We all like a poem to end well. As poets we try to find satisfying ways to finish what we’ve said and as readers we (I) expect something that either summarises what’s been written or gives us something else to think about. Paul Celan and John Matthias do great endings in the above sense but I want to write about endings that disrupt our expectations i.e. ‘wrong’ endings.
Light streams under the door when the milk falls out
and though it isn’t the door
revolving between the MOD and BAE Systems
it is the door light streams under
the door nothing chic, middlebrow weird.
That’s the end of Sutherland’s ‘The Proxy Humanity of Forklifts’ and I’m about to describe it’s wrongness but before that:
Then I was back in it.
The War was on. Outside,
in Worcester, Massachusetts,
were night and slush and cold
and it was still the fifth
of February, 1918.
That’s the end to Bishop’s ‘In the Waiting Room’ which (for all kinds of reasons is one of the finest poems of the 20th century.
If we define wrong poetry as being in some way banal and thus unpoetic then these are both examples of wrongness. Sutherland’s ‘revolving door’ quip is a cliché that has been written by journalists, poets and diarists since at least the 17th century but the stuff that surrounds it redeems its wrongness. I would point to the brilliant last line and the questions that it throws up as well as the ‘B’ movie image of the light under the door to indicate that Sutherland knows exactly what he’s doing and does it in such a way that leaves most contemporaries trailing in his wake. Bishop’s poem is about the birth of consciousness of a seven year old girl. She’s already given us both the place and the date so we don’t need this information again, the ‘it’ that she’s back in is the everyday reality of the waiting room and she’s returning to it with a heightened awareness of herself (“an Elizabeth“). So, all of this information is superfluous, banal, unpoetic and therefore wrong, except for “The War was on” which disrupts the ostensible theme of the poem or takes us to an entirely different level.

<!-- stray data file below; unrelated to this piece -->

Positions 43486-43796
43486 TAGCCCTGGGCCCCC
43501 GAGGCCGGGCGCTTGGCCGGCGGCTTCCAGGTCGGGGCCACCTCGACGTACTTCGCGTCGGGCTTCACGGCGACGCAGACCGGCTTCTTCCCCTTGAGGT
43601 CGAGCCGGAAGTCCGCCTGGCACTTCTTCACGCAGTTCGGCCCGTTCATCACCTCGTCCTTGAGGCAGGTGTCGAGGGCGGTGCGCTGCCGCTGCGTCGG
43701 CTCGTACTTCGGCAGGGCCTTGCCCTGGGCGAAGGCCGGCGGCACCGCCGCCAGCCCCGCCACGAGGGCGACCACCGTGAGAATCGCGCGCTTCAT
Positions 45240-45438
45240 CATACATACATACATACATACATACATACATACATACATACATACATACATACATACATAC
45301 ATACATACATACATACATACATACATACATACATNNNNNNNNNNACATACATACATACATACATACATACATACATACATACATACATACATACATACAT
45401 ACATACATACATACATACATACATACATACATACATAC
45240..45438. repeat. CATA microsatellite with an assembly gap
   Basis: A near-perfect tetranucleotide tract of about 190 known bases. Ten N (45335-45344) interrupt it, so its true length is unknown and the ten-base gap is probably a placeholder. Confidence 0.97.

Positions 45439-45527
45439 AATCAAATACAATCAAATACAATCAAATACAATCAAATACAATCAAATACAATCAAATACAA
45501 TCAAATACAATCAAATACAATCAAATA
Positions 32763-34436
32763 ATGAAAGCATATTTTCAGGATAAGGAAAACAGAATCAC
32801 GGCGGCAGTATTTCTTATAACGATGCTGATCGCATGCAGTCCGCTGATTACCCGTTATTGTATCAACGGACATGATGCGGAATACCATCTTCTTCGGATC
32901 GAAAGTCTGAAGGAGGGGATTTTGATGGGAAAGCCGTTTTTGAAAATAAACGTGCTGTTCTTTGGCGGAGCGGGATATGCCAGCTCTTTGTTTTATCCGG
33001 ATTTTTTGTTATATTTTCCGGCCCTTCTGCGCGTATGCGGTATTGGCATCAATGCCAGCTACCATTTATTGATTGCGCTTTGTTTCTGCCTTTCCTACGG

‘Forklifts’ can be read as a scathing polemic against the unfolding fiascos in Iraq and Afghanistan (hence the revolving door thing) but the ending seems to allude to fear – this light certainly isn’t the light of hope for a bright new future. Initially, two bits are puzzling – ‘when the milk falls out’ and all of the last line. Milk is usually kept in refrigerators and the door would need to be open for it to fall out. ‘Forklifts’ also contains a real patent to a fridge door closing mechanism in verse form (which is fairly high up on the wrongness scale in itself) so things start to make a bit more sense but not much because I need to pay more attention to that particular part of the poem. I also need to point out that light would stream out of the top, the side and the bottom of the fridge if the milk fell out. We then come to the last line, what do these three adjectives refer to? Why isn’t there a comma between ‘middlebrow and ‘weird’? Why aren’t these two hyphenated? Why does it seem to work so well?
It works, I think, because it writes against itself, the image of the light under the door is used but disrupted in different ways, the startling juxtaposition of the adjectives (especially ‘middlebrow) on the last line and the ‘revolving door’ quip which parades its own banality.
The end of ‘In the Waiting Room’ presents different kinds of wrongness but is equally disruptive. Place names and dates (especially when repeated) are fairly banal- we know where we are from the first line and we know when we are from the end of the first stanza but Bishop disrupts this by reminding us that the First World War was ‘on’ and that the ‘night and slush and cold’ would apply to the Western Front just as much as Worcester. Thus we are thrown from a description of the consciousness of a child to our own memories/awareness of these terrible events. That’s why it ‘works’, Bishop was skilled enough to take the risk and make the difficult point directly and personally to the reader.